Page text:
Updated 01-IV-2016

Fostoria Glass Specialty

The Fostoria Glass Specialty Company was formed in 1899 to supply glass bulbs and tubing for its owner, the Fostoria Incandescent Lamp Company. Possibly from the outset, it absorbed another local competitor, the Fostoria Bulb & Bottle Company, and later took control of the Loudon Glass House. It was one of the founding factories that made up the National Electric Lamp Works in the USA, and ultimately became a factory of General Electric. Following the drying up of natural gas supplies in Fostoria, continued production could no longer be justified and its products were transferred to other GE Lamp Glass factories in the region.

Fostoria Incandescent Lamp Company, Glass Works, 1901

Address End of State Street, Fostoria, Ohio, U.S.A.
Location 41.1448°N, -83.4075°E
Opened 1899
Closed 1919/20
Products Glass Bulbs, tubing and cane

Start of Operations
The origins of this building can be traced back to the Mambourg Glass Company, founded in 1887 by Mr. Mambourg who emigrated from Belgium and brought skilled glassworkers with him. The factory was purpose-built for his plate glass operations, and was attracted to Fostoria when a plentify supply of natural gas was discovered, and the town made that available free of charge to new industries relocating to the area. The Mambourg business continued until 1894.

The building was taken over in 1899 by the Fostoria Incandescent Lamp Company which had desires to establish its own independent glass manufacturing. It is not clear if this site may have been the first glassmaking operation of that company. One reference cites that a year beforehand, in 1898, it had taken over the Fostoria Bulb & Bottle Company

Takeover by National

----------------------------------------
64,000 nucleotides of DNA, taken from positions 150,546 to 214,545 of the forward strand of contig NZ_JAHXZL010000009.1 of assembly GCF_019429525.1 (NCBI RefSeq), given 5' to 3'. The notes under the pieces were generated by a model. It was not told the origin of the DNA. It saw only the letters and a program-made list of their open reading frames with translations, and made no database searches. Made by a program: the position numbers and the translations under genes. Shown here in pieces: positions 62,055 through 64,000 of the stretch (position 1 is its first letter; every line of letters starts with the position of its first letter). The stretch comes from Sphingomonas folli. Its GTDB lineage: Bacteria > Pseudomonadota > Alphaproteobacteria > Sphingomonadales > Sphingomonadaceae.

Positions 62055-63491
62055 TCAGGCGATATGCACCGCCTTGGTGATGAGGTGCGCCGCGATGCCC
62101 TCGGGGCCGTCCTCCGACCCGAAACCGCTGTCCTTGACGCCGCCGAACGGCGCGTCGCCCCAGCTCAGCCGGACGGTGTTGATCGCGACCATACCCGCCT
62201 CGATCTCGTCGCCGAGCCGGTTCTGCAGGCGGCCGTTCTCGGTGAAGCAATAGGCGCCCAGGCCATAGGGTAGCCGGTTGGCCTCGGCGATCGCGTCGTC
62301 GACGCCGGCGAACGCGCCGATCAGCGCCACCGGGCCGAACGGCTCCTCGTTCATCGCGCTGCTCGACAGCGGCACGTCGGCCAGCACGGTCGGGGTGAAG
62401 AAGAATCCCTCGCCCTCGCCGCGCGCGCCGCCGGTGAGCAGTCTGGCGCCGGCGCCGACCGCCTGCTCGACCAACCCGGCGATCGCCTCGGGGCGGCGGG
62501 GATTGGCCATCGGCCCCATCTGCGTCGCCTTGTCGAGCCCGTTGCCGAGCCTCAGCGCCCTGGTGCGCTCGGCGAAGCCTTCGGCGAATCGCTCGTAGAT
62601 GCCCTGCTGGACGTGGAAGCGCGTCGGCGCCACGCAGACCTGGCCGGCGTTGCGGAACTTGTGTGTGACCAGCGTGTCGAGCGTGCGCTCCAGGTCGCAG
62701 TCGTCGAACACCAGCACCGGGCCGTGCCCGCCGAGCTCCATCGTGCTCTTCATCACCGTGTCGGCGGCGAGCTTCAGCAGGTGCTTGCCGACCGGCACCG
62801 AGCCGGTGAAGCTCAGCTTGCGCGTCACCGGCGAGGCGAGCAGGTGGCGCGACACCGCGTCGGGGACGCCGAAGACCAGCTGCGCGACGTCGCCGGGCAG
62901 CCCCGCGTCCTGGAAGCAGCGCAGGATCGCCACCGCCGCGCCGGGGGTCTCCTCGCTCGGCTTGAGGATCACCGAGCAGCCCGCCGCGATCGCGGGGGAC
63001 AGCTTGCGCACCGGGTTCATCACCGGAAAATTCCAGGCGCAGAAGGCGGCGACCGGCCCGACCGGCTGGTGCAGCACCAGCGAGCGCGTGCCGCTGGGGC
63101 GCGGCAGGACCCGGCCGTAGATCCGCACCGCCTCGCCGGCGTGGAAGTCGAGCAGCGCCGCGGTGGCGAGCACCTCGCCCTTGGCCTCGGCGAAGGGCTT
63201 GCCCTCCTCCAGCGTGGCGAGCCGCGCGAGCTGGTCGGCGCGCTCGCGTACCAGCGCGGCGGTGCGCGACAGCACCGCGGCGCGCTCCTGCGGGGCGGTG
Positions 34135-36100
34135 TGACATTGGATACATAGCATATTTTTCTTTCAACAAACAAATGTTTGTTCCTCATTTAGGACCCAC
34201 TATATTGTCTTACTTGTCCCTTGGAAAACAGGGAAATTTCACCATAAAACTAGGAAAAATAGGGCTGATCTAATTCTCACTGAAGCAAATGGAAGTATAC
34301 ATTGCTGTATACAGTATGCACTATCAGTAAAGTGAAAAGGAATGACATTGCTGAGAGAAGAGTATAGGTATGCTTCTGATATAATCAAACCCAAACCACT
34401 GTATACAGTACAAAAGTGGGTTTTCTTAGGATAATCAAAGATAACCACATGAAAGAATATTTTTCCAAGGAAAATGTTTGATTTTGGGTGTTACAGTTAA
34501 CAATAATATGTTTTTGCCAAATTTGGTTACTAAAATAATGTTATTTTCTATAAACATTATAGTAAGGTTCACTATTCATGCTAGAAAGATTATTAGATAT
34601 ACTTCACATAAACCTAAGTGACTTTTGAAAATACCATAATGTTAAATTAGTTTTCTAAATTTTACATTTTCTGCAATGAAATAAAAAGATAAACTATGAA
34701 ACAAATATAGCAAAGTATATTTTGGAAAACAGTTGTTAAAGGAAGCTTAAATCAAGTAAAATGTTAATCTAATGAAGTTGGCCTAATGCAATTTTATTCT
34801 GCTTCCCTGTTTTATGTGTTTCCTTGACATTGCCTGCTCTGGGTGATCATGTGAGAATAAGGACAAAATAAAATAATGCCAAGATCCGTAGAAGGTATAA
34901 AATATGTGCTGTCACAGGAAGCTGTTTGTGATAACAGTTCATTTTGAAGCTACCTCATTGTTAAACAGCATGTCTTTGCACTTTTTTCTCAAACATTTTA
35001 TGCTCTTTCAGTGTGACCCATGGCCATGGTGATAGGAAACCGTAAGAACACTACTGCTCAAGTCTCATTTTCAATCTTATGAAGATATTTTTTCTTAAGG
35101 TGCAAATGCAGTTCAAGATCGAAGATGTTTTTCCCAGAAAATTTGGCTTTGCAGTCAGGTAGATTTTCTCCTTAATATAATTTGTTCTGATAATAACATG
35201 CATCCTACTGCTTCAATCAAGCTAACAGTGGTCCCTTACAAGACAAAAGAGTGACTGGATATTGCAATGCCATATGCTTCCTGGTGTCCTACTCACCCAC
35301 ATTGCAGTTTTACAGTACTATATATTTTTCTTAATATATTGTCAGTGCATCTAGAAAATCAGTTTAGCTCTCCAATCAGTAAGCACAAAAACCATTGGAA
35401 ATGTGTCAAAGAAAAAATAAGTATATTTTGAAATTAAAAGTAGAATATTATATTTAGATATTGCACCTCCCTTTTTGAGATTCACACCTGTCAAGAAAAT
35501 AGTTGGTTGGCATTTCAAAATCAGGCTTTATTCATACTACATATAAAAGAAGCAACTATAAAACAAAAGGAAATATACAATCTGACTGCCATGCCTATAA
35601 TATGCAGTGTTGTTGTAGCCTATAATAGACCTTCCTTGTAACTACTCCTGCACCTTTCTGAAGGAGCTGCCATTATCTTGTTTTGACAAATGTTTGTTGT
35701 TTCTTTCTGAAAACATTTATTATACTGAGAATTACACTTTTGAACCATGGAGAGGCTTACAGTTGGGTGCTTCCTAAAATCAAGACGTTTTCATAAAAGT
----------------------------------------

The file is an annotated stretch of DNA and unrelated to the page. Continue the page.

Both of these glass companies became part of the National Lamp Works in 1901, when their parent company merged with the Sunbeam Incandescent Lamp Company and became a division of General Electric. A year later, The Fostoria Glass Specialty Company acquired a third glassworks, the Loudon Glass House, which was also absorbed into group.

It is not certain whether or not the original factory of the Fostoria Glass Specialty company actually manufactured glass bulbs and tubing for the lamp industry, or if that was left to its absorbed companies, the Loudon and Bulb & Bottle plants. One of its major product lines was decorative glassware, such as hand-formed lampshades.

Incorporation into GE and Closure
In 1911, General Electric was ordered to fully absorb its subsidiary, the National Lamp Works, and on that occasion the Fostoria Lamp and Lamp Glass factories came fully under the control of GE. This brought General Electric into the unusual position of manufacturing artistic objects when it acquired the facility. Around that time GE ended much of the Fostoria lamp glass production, which was based largely on hand-made processes that were labour intensive, relatively expensive and suffering large dimensional variations. GE favoured the superior machine-made products of Libbey Glass and Corning, and all but a few special products came to an end at Fostoria. Artistic glass products were however manufactured for several years while under GE's ownership.

In 1919-20 when the natural gas supplies at Fostoria finally dried up, local production could no longer be justified and the factory was closed. Production of glass bulbs was transferred to Niles Glass and Pitney Glass in Ohio, and tubing was relocated to the newly established Bridgeville Glass Plant.

The building was later taken over by another glass company which resumed the decorative glass production. Eventually Copeland Air Compressor manufacturing acquired the entire site and the buildings still stand, having been most recently occupied by Inter Metro Industries.

Fostoria Glass Specialty, View 1 Fostoria Glass Specialty, View 1 Fostoria Glass Specialty, View 2 Fostoria Glass Specialty, View 2
Fostoria Glass Specialty, View 3 Office Staff Office Staff Plan of Mambourg Glass Works

1 Glass in Northwest Ohio, Quentin R. Scrabek Jr, Arcadia Publishing 2007, ISBN 978-0-7385-5111-1 p.56.
2 Fostoria.org website, Fostoria Glassmaking History.
3 History Note by Brian Crouse, Waldenwoods Newsletter, March-April 2009, p2.
4 Expansion of Fostoria Glass Specialty Works, The Coffeyville Daily Journal, 24th June 1907 p.2
5 Images of America - Fostoria, Ohio Vol.2, Paul H. Krupp, Arcadia Publishing, ISBN 0-7385-2005-5, pp.57-58, 60.
6 Fostoria.org website, Historic Postcards by Ray Dell.
7 Fostoria.org website, Historic Postcards by Pearl Peter.
8 Fostoria Ohio - A Pictorial History through Postcards.